1. Oklahoma!
  2. A Match Made In Music
  3. Green Grow The Lilacs
  4. The Lift of a Lifetime
  5. Broadway Hit!

 

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A Match Made in Music

Dear Friends,

Today we are writing you about Carousel, which is coming back to Broadway with previews starting February 28th.

Carousel has a fascinating history.

In about 1940, the Theatre Guild decided it would like to make a musical from the play it had previously produced, called Green Grow the Lilacs. They invited Richard Rodgers and Oscar Hammerstein II to write the musical which became, as you know, Oklahoma!.
With the glorious success of Oklahoma!, The Guild wanted Richard and Oscar to write another musical. The Guild examined the previous 50-60 plays it had produced on Broadway. Ultimately, a play The Guild presented in 1922, Liliom by famed Hungarian playwright Ferenc Molnár, was chosen.

The musical, now called Carousel, was acclaimed everywhere and The Guild had another musical hit!

After Carousel, Richard and Oscar wrote one more musical, Allegro, for The Guild, but it was not as well received as Oklahoma! and Carousel. Richard and Oscar were great friends of ours, as were their children. I (Philip) grew up with Mary Rodgers, who was a great long-time friend.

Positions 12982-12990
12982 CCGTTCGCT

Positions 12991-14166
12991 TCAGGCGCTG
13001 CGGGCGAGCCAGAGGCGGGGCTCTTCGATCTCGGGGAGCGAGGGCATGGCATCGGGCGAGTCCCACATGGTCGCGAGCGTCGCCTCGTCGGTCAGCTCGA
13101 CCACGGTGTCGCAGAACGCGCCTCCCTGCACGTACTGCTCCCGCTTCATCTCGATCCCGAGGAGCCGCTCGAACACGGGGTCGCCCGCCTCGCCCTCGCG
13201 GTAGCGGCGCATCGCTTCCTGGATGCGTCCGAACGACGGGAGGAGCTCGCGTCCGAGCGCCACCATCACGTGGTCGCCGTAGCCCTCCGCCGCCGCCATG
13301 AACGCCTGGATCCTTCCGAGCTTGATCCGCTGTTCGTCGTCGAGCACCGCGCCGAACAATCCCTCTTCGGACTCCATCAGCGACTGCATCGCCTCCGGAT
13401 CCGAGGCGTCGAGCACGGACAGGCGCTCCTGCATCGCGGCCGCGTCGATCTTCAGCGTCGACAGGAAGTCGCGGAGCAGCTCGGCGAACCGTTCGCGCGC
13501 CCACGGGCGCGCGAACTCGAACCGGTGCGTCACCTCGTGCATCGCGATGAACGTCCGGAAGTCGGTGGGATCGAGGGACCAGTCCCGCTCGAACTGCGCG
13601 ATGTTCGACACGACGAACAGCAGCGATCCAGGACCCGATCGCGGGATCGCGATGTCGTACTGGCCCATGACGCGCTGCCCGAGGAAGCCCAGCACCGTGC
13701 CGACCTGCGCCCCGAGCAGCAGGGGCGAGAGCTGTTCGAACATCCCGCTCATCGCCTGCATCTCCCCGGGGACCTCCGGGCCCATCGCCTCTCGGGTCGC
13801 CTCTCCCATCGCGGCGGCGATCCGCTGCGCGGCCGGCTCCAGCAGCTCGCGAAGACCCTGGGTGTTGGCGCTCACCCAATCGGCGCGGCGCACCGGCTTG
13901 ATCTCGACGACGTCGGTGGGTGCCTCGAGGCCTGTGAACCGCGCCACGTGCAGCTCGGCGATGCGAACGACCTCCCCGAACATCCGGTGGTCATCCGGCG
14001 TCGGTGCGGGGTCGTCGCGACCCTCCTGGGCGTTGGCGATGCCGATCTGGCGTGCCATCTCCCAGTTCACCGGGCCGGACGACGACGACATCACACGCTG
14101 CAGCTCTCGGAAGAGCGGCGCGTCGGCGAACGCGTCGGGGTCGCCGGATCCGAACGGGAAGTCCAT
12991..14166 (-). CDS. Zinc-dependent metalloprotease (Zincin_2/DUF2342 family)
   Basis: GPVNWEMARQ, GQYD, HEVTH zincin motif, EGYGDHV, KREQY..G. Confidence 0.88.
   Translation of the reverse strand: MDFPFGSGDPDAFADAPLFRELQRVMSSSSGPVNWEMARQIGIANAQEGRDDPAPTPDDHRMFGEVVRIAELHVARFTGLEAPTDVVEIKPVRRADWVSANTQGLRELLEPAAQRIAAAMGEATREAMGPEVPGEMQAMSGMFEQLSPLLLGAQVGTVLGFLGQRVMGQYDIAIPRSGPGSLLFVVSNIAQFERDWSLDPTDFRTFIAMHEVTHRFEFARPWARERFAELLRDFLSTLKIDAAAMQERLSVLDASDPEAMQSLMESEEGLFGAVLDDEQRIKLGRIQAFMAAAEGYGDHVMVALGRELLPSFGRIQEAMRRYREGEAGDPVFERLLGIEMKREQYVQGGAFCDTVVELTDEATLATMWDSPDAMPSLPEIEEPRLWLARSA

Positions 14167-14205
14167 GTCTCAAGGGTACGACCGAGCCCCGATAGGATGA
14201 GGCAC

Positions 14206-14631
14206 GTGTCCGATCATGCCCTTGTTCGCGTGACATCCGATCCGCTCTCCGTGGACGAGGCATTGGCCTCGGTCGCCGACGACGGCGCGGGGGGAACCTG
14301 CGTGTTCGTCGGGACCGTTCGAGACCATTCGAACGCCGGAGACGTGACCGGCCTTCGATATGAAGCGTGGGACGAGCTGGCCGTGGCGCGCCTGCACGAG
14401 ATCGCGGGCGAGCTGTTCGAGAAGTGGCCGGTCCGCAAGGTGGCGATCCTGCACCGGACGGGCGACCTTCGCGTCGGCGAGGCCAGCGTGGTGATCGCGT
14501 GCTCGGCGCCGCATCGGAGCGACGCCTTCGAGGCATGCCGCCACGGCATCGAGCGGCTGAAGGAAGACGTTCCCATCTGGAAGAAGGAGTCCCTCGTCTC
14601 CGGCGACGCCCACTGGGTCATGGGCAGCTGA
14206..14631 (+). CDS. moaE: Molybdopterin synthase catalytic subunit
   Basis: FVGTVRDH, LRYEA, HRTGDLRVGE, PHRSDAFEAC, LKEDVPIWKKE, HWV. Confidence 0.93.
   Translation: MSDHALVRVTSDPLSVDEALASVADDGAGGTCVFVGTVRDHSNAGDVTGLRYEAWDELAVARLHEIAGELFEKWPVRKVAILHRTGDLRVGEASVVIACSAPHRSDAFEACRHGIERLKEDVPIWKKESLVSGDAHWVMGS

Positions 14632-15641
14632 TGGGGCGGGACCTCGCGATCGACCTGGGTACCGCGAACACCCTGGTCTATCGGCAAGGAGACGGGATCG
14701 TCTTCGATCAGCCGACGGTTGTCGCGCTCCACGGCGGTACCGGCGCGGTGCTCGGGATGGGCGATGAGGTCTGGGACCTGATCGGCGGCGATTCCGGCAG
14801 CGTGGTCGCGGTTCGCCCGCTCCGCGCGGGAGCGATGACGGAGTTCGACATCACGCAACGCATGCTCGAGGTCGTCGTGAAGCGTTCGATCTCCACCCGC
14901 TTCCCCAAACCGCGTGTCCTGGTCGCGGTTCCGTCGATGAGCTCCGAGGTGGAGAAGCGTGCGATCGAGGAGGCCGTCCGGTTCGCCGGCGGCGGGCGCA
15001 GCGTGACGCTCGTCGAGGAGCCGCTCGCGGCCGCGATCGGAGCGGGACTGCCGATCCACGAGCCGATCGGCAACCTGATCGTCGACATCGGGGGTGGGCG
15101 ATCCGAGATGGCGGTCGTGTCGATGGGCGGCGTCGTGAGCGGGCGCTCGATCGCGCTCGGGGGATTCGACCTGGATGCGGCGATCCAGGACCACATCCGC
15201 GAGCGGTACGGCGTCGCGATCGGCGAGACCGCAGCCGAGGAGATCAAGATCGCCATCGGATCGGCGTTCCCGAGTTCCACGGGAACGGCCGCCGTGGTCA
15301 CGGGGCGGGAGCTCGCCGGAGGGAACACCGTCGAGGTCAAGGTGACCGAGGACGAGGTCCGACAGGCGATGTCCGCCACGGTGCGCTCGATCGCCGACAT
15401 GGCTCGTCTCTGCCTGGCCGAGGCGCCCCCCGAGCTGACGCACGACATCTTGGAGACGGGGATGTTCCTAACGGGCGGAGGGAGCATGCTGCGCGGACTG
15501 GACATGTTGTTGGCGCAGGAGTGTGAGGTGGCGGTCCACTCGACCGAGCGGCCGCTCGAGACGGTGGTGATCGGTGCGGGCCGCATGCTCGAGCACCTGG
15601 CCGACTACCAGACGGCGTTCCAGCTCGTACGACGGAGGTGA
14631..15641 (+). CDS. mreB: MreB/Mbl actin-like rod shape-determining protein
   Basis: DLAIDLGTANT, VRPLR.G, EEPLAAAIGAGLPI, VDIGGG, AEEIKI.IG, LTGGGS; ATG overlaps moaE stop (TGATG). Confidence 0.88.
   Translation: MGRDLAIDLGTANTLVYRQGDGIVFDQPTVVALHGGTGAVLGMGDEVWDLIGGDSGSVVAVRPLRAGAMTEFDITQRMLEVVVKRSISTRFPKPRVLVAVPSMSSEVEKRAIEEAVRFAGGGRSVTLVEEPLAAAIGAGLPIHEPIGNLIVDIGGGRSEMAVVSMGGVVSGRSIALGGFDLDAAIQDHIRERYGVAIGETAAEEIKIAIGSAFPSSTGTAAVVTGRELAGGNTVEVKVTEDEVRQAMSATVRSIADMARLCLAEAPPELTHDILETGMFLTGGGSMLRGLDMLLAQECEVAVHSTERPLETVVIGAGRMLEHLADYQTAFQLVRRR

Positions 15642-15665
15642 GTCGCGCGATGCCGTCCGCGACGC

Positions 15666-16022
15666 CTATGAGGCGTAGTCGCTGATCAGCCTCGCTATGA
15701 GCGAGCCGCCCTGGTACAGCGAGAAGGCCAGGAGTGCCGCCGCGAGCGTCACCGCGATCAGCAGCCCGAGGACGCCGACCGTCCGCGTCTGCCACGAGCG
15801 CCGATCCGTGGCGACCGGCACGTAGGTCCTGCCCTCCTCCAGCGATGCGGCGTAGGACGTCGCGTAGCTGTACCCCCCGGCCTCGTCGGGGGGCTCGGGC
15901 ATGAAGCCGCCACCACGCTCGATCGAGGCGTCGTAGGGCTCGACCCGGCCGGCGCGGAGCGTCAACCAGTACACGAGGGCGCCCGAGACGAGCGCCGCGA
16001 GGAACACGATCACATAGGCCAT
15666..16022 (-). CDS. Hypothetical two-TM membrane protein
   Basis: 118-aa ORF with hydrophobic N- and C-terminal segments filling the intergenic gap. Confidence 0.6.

We are so delighted that Carousel, which is being produced by Scott Rudin and Roy Furman, is being presented again next month at the Imperial Theatre. To purchase tickets, click here. It’s a great show!

Best regards,
Philip & Marilyn

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Giving Thanks.

thanksgiving

Dear Friends,

This being Thanksgiving week, we are thinking about thanks in the theatre world.

We always felt that the theatre would suffer—and perhaps come to an end—because it is not a mass-production enterprise.  Therefore, it cannot equal automobiles, electric lights, and all sorts of items in our daily lives that are mass-produced by machines.

We have previously told you that in 1943, when we brought Oklahoma! to Broadway, Orchestra tickets were $5.75 each, the equivalent to $81.53 today.  Since currently  Broadway musical tickets are averaging $125.00, it is clear that ticket prices have gone up faster than inflation—although only somewhat faster!

The good news is that all 40 Broadway theatres currently have plays running or will be opening new plays this Spring.  This make us very happy because the fact that plays are not mass-produced has not yet ended the theatre!

We are happy and giving thanks this week to all of those who work hard to make the theatre the success that it continues to be!

Best regards and Happy Thanksgiving!
Philip and Marilyn

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Carousel

Dear Friends,

Hurray!  Rodgers & Hammerstein’s Carousel is coming back to Broadway!